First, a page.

One of Broadway’s most durable properties, adapted to become a hit film of major proportions, “Grease” is also a staple of the community, high school and college repertoire. Headed for a May Broadway opening, the new edition of the 1972 pseudo-’50s show has stopped in Costa Mesa, and if ever there was a triumph of packaging over content, this is it. However, given the state of Broadway, this could be a smash, and the Tommy Tune-supervised mounting will give directors of future productions something to shoot for.
A creative staff headed by director-choreographer Jeff Calhoun has come up with plenty of the pizazz associated with Tune, who has worked with many of them in past shows. As the play and music are, to put it as kindly as possible, thin, such fine Tune-ing is well in order.
Susan Wood and Ricky Paull Goldin (billing notwithstanding) head the cast as nice-girl Sandy Dumbrowski and Danny Zuko, a young man with both a wild streak and designs on Sandy.
Blame the producers for deceiving the audience or credit Rosie O’Donnell’s agent for pushing hard, but O’Donnell gets biggest billing for the secondary role of Betty Rizzo, tough girl with a heart of gold.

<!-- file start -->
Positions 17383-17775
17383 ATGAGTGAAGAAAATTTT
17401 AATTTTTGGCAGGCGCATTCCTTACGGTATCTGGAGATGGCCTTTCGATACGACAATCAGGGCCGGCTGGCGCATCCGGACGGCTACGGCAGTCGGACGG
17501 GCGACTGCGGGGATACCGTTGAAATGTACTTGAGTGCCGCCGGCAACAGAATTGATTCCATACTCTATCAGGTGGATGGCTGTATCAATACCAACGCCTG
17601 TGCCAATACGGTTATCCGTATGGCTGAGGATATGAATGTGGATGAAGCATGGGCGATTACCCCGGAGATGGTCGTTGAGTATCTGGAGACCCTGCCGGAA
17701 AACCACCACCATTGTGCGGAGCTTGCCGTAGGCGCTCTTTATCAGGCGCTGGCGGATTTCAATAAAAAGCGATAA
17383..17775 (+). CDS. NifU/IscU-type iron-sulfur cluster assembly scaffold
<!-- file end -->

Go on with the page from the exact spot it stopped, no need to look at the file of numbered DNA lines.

There’s a uniformly talented and attractive supporting cast, featuring “Star Search” grad Sam Harris — whose own devoted audience would seem to justify billing — and strong turns by Sandra Purpuro and Billy Porter.
But the real star is the physical look of the show, with John Amone’s garish and surprising sets, Willa Kim’s costumes and Calhoun’s choreography showing considerably more wit and imagination than the script and songs, written by Jim Jacobs and the late Warren Casey.
This production eliminates one character, singer Johnny Casino, and replaces the prom band with a vocal group, the Four Straight A’s, that sounds like something out of “Forever Plaid.”
An especially imaginative touch has Teen Angel, written as a Frankie Avalon-styled crooner, played by Billy Porter as a raving rocker in the image of Little Richard or Esquirita.
Seemingly conceding how inauthentic (even as parody) and weak Jacobs and Casey’s songs are, the show makes liberal use of the vintage Skyliners hit, “Since I Don’t Have You,” which the group and its manager wrote, though they’re not credited in this production’s program.
The show’s been a success for 20 years, albeit among audiences to whom the ‘ 50s evidently all happened simultaneously — how else could there be references to the Edsel (late ’57), the hand jive (late ’58), the hully-gully (c. 1962) or Sandra Dee in “Gidget” (1958) in the early-’57-set show?
For that matter, the “Rydell” of “Rydell High” must have been some other guy; Bobby Rydell’s first hit was in 1959. But if that didn’t make any difference in 1972, why should it today?